I've heard many martial artists proclaim themselves to have "traditional" dojos and used this to justify borderline abusive behavior. Some example include making kids do knuckle push-ups on hardwood floors, refusing water to students in a sweltering dojo, and striking students with the intent of causing physical damage. Does abuse make a dojo traditional? Especially since similar conditions can be found in MMA gyms. Some people think the kind of martial arts offered decree if a school is traditional or not. However, arts such as Muay Thai still have a rich tradition and history despite being found in many MMA gyms.
Lowry suggests that it is a subtle attitude and philosophy within the dojo that makes a dojo traditional or modern. I like this notion. A traditional dojo is based off Japanese military history. One element I partially like is the emphasis on training up everyone to their fullest potential. If we look at how a military unit trains, the army is only as strong as their weakest person. Therefore, attention is equally divided amongst the beginner, novice, and advanced students.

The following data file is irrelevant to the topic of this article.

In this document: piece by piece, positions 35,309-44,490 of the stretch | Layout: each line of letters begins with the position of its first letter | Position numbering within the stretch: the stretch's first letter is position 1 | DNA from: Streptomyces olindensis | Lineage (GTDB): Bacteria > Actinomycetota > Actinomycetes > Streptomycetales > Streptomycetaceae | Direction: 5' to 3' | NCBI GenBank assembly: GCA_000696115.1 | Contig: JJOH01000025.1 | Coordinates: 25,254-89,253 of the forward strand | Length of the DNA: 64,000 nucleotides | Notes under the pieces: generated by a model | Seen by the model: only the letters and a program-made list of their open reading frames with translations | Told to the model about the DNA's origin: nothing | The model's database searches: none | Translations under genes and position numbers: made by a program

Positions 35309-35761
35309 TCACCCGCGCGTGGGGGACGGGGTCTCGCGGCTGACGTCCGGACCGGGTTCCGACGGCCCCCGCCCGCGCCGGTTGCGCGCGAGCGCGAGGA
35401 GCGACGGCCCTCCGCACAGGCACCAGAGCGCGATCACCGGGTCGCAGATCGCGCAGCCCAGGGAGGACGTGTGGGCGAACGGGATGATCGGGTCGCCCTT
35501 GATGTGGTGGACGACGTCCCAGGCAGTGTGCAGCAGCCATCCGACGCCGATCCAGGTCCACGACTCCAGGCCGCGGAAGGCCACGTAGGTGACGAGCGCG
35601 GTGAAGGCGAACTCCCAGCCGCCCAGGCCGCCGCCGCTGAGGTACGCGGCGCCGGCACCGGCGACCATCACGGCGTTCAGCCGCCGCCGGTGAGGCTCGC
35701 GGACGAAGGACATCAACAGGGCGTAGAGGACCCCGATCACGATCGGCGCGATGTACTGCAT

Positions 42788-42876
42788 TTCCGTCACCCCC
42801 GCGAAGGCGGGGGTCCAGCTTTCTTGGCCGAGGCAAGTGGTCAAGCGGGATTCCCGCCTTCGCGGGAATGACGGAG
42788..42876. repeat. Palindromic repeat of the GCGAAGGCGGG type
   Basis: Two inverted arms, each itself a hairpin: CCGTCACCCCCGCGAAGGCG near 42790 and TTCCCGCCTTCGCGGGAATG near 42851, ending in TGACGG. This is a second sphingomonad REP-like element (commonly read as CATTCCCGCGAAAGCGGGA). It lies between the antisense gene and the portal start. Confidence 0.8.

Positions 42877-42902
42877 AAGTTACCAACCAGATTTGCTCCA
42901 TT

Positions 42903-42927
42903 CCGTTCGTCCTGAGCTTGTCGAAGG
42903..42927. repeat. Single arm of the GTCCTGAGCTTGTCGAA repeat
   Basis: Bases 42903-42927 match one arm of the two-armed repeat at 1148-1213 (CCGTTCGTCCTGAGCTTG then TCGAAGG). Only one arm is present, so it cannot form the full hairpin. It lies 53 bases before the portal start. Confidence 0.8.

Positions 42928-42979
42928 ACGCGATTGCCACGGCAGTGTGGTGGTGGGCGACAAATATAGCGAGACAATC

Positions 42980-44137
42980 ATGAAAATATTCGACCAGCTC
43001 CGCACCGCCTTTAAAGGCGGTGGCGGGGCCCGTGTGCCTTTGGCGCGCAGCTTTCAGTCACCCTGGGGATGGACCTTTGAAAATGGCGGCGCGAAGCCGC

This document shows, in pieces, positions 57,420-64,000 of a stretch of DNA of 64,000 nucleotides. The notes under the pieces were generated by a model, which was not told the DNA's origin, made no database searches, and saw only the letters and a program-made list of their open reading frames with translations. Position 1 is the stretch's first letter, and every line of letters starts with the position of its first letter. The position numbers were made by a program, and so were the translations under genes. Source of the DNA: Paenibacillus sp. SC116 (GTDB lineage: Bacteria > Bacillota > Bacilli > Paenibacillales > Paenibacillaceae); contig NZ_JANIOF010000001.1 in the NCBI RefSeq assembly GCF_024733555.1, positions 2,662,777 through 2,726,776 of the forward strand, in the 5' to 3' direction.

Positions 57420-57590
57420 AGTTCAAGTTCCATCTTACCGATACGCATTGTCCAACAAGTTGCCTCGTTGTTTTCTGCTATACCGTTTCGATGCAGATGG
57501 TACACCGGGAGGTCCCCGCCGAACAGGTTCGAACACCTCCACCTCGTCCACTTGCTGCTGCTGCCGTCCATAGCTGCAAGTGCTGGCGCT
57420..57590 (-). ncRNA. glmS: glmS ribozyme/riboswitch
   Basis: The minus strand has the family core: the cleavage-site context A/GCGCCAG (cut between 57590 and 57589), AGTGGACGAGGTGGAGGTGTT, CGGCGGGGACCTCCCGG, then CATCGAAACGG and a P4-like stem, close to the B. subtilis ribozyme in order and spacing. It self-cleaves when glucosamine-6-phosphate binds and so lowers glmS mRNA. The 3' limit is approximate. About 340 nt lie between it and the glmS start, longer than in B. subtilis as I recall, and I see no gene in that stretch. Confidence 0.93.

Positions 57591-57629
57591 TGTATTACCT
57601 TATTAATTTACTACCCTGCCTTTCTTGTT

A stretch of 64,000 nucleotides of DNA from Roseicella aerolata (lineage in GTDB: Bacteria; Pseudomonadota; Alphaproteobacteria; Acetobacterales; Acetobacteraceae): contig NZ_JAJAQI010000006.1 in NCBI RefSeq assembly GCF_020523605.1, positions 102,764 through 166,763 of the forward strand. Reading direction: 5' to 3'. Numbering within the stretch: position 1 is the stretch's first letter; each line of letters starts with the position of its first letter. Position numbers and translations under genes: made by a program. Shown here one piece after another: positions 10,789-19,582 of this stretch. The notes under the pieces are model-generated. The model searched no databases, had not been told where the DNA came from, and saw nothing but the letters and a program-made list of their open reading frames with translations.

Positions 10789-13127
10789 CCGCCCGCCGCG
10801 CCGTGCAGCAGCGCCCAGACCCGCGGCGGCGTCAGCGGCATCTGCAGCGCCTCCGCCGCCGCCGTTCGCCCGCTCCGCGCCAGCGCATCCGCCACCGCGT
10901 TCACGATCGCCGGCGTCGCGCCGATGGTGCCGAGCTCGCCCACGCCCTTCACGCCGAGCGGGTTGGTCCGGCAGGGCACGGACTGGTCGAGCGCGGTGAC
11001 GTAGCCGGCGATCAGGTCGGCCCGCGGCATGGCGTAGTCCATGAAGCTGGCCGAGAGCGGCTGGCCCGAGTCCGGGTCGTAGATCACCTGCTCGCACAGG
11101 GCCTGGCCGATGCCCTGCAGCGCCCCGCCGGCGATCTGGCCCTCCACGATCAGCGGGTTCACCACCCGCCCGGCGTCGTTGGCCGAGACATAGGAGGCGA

Modern and/or sport based dojos have different goals. Unlike traditional dojos, a gym needs just a few very talented individuals to compete and do well in tournaments. A consequence of this is that students who do not already have a strong skillset or natural ability may get neglected. The attention of the instructors is not necessarily equal.
We've tried to develop a dynamic martial arts academy. While we have arts commonly found in MMA gyms, we are undoubtedly a traditional dojo. You can train here and fight MMA or get your accredited rank in Isshin Ryu Karate. You can be a naturally gifted athlete or need reminding on your left and right. Everyone here has our respect and attention.
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